At the edge of Haslingfield, next to the river Rhee, a new wood is growing. It was begun two years ago and is one of the 60 ‘Diamond Jubilee’ woods planted as part of a Woodland Trust’s project celebrating the Queen’s Diamond Jubilee.
A first swath of trees, roughly 5 acres, was planted in November 2012 by groups of local primary school children. They were able to see and contribute in a very practical way to their study of wildlife habitats. Subsequently, there was an open day when people from the community were inviting to bring spades, plant trees and enjoy a spot of mud wallowing. They managed to plant a further 700 trees. Each tree is marked with a post and protected by a guard. There are a mixture of species. I’ve seen willow, birch, spindle, hawthorn, hazel and ash.
Unfortunately, winter of 2012 was a pretty wet season and further planting was delayed by waterlogged ground and assessments for threat of Ash dieback disease. In fact, most years, at some point in the winter, the river floods into the newly wooded field. Luckily only one corner is persistently waterlogged. It remains unplanted.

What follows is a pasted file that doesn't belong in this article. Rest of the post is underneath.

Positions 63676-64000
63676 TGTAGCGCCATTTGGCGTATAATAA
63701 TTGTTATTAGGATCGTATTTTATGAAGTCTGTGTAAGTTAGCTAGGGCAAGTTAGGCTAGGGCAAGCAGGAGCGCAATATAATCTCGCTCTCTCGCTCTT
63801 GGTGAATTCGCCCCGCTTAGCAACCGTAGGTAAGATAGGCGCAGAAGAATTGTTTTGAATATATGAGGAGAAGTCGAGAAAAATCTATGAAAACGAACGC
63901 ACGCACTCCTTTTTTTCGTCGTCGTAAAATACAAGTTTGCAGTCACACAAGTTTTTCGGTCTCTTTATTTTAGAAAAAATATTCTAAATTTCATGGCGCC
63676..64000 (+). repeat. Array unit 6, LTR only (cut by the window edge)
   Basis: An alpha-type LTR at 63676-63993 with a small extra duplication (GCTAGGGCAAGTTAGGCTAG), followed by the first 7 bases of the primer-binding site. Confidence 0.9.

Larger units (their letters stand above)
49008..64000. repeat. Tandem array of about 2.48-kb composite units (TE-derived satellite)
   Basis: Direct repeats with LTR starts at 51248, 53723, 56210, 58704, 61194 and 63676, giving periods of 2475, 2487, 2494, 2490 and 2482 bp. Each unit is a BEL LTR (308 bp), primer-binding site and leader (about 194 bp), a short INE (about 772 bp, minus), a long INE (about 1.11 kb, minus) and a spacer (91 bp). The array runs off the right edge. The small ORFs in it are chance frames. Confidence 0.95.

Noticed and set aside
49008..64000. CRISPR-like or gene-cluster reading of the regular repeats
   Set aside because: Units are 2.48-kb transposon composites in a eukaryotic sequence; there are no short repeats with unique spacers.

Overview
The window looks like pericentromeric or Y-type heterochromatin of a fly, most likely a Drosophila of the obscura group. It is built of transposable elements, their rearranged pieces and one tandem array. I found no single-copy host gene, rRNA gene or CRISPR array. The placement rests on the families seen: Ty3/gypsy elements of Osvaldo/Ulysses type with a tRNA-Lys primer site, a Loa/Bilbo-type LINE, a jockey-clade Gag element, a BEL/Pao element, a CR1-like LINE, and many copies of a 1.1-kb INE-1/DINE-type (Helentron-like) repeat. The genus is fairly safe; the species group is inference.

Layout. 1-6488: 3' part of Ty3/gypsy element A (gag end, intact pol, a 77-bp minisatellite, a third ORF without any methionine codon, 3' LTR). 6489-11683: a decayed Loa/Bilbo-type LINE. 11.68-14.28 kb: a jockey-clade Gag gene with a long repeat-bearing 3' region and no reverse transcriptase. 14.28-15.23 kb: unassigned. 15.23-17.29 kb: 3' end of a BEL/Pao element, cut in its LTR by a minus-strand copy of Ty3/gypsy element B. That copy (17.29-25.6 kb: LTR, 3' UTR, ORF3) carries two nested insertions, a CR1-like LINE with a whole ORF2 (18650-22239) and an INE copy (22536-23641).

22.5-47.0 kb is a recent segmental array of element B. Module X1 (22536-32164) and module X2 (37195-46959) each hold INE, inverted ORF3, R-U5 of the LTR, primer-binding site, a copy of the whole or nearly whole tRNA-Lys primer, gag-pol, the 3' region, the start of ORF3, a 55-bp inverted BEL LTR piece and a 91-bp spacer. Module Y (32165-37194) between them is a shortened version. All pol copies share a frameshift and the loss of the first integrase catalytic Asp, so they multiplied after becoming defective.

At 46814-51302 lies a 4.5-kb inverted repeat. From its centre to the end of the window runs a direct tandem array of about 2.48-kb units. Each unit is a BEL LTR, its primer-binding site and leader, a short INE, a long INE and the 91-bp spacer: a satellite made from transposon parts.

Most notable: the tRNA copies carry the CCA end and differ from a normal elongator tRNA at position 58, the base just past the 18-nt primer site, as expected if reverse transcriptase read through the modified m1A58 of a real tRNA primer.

A second phase of the project was carried out in autumn 2013 with far less fanfare. The planting in the original field was finished and a separate plantation in an adjacent, higher field was also completed. The sapling are planted in lines, but the lines are curves, large scale arcs reminiscent of the American crematorium in Madingley. This has given an immediately more natural feel to the area when viewed from a random position. As yet, management is fairly minimal. The grass was cut once between the trees last year and last week there was what looked like spraying for weeds under the saplings.
Two years down the line and it is already interesting to watch the evolution of the wood. The original saplings are at least twice the height of their guards. Last year they achieved some breadth and in the autumn the birch and spindle displayed a fair amount of colour. The one year old trees are mostly just tall enough to be peeking out of the guards. There are obvious signs of small mammals enjoying the cover and the field is a regular haunt of a barn owl.
It is going to be fun watching the changes.